If you're a drunk woman convicted of assault in the UK, chances are you'll get a harsher sentence than a drunk man
Women around the world tend to receive less severe sentences than men. But my new research has found that women are twice as likely as men to receive harsher sentences for assault offences when intoxication is a contributing factor.
Sentencing guidelines for assault published in 2011 set out that both alcohol and drug intoxication may aggravate an offence on the basis of its seriousness. However, any justification for this position is surprisingly absent in sentencing guidance. The Sentencing Council also offers little practical direction on the extent to which alcohol intoxication should aggravate sentence outcomes, for whom, and in which contexts.
In my study, I analysed 30 861 sentences for assault offences detailed in the Crown Court Sentencing Survey. This paper-based survey is completed by judges passing sentences in the Crown Court in England and Wales and collects information on the factors taken into account by a judge in working out the final sentence for an offender. The sentences I analysed were handed out by judges between the second quarter of 2012 and the end of 2014.
I found that intoxication increased the severity of sentences for both men and women – both in terms of the probability of a custodial sentence and the severity of the sentence. The probability of a women going to prison or attracting a more severe sentence for assault was still lower than for their male counterparts. But on average, where intoxication featured in an offence, the proportionate increase in probability of a custodial or more severe sentence was higher for women than for men.
Using an example of an offence of actual bodily harm, I found the probability of a custodial sentence was lower for women than for men – both when sober and intoxicated. But when intoxication was cited as an aggravating factor it didn’t have the same impact for male and female defendants. The aggravation – the increase in probability of a custodial sentence – applied by the judge was 13.4%, over twice that applied to male defendants at 5.7%.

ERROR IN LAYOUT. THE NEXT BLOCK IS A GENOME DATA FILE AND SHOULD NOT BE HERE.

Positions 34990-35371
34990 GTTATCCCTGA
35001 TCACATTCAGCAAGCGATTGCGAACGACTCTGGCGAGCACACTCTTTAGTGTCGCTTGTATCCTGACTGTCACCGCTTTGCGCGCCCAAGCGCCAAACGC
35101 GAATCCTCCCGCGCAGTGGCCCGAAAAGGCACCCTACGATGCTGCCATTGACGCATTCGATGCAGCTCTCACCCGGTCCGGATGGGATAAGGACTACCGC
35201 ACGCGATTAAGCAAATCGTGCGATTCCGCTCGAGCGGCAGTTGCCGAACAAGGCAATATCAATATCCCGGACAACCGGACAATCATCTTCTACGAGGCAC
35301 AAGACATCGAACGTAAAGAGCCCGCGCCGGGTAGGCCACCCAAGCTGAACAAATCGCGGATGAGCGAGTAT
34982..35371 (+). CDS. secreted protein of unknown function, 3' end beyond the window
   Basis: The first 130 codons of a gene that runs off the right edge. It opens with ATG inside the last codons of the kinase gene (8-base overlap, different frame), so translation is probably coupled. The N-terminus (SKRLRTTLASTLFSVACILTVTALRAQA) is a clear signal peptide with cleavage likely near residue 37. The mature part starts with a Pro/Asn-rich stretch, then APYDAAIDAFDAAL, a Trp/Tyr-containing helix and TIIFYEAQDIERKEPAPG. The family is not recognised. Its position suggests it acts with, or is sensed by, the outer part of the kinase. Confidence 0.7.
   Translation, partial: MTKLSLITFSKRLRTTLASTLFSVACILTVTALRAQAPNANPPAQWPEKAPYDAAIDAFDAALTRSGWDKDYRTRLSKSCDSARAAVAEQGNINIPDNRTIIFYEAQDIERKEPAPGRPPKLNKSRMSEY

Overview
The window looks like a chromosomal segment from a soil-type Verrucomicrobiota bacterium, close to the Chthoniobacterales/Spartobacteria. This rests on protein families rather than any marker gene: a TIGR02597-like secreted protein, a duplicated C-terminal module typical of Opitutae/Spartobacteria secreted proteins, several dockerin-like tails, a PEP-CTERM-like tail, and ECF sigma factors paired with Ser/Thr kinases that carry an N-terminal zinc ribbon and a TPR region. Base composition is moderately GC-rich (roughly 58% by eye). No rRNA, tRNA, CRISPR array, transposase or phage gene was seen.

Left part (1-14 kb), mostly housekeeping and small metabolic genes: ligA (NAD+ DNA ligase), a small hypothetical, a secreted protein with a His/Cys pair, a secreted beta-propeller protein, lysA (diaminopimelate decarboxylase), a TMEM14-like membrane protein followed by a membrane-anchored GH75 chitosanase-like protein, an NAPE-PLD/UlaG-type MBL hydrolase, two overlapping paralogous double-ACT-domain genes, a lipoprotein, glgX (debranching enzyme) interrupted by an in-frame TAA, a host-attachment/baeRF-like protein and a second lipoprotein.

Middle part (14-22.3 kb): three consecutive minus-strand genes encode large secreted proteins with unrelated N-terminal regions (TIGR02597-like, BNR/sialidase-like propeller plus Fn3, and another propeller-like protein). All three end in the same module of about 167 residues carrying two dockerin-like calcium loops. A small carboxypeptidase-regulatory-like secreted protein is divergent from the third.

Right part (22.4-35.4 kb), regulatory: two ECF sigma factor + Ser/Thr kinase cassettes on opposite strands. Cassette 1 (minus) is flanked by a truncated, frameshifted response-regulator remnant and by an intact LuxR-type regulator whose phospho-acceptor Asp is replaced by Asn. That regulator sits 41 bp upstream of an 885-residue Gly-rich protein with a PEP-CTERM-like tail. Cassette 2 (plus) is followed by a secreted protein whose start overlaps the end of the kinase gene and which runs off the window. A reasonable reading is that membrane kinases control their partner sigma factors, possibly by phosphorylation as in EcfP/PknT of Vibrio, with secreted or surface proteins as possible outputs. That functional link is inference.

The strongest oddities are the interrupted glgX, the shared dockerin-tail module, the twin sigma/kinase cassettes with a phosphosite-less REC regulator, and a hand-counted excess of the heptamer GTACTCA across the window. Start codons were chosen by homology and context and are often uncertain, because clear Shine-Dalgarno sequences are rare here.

There is evidence from around the world that women are judged more harshly by sections of society for their alcohol intoxication than men and my findings seem to suggest that punishment is amplified in cases where women are drunk when committing an offence.
This is likely due to both criminal behaviour and intoxication violating traditional conceptions of womanhood. For example, men drinking and engaging in assaults may be seen as “boys being boys”, whereas women might be expected to conform to different standards of behaviours for both their drinking and violation of the law. In turn, this may impact sentencing decisions by some judges.
Data underpinning the government’s recent female offender strategy recognised that a higher proportion of women have alcohol misuse needs (35%) compared to men (20%) when assessed by offender managers and supervisors. This is also the case for drug misuse needs – 40% versus 37%.
Addressing substance misuse problems is therefore one of seven identified priority areas in the strategy, with a particular focus on class A drug use, binge and chronic drinking. The strategy also points to evidence that a gender-informed approach that addresses the causes of women’s offending is more effective than a gender-neutral approach when it comes to rehabilitating female offenders.
Yet sentencing guidelines apply to both male and female defendants, and aim for equality of sentencing. While these guidelines are aimed at reducing bias, they may indirectly standardise outcomes in a way that is contrary to gender equality and the ideals of social justice.
For example, criminologists in the U.S. have suggested that the adoption of sentencing for a fixed time period rather than a range of time could bring about a corresponding “equalisation” of justice resulting in higher female incarceration rates.
These policy tensions are especially important as the UK government has made limited progress to meet recommendations about a proportionate, integrated criminal justice system for women, set out in the 2007 Corston report.
Intoxication remains a controversial part of the way sentences are handed out, and my research suggests judges’ decisions about its influence do not have a uniform impact on sentencing outcomes for men and women. Worryingly, the Sentencing Council has ended the Crown Court Sentencing Survey which tracks data on this and other issues relating to differential sentencing for male and female defendants. It may want to consider issuing further guidance as to how intoxication ought to be applied in determining sentence outcomes for both men and women.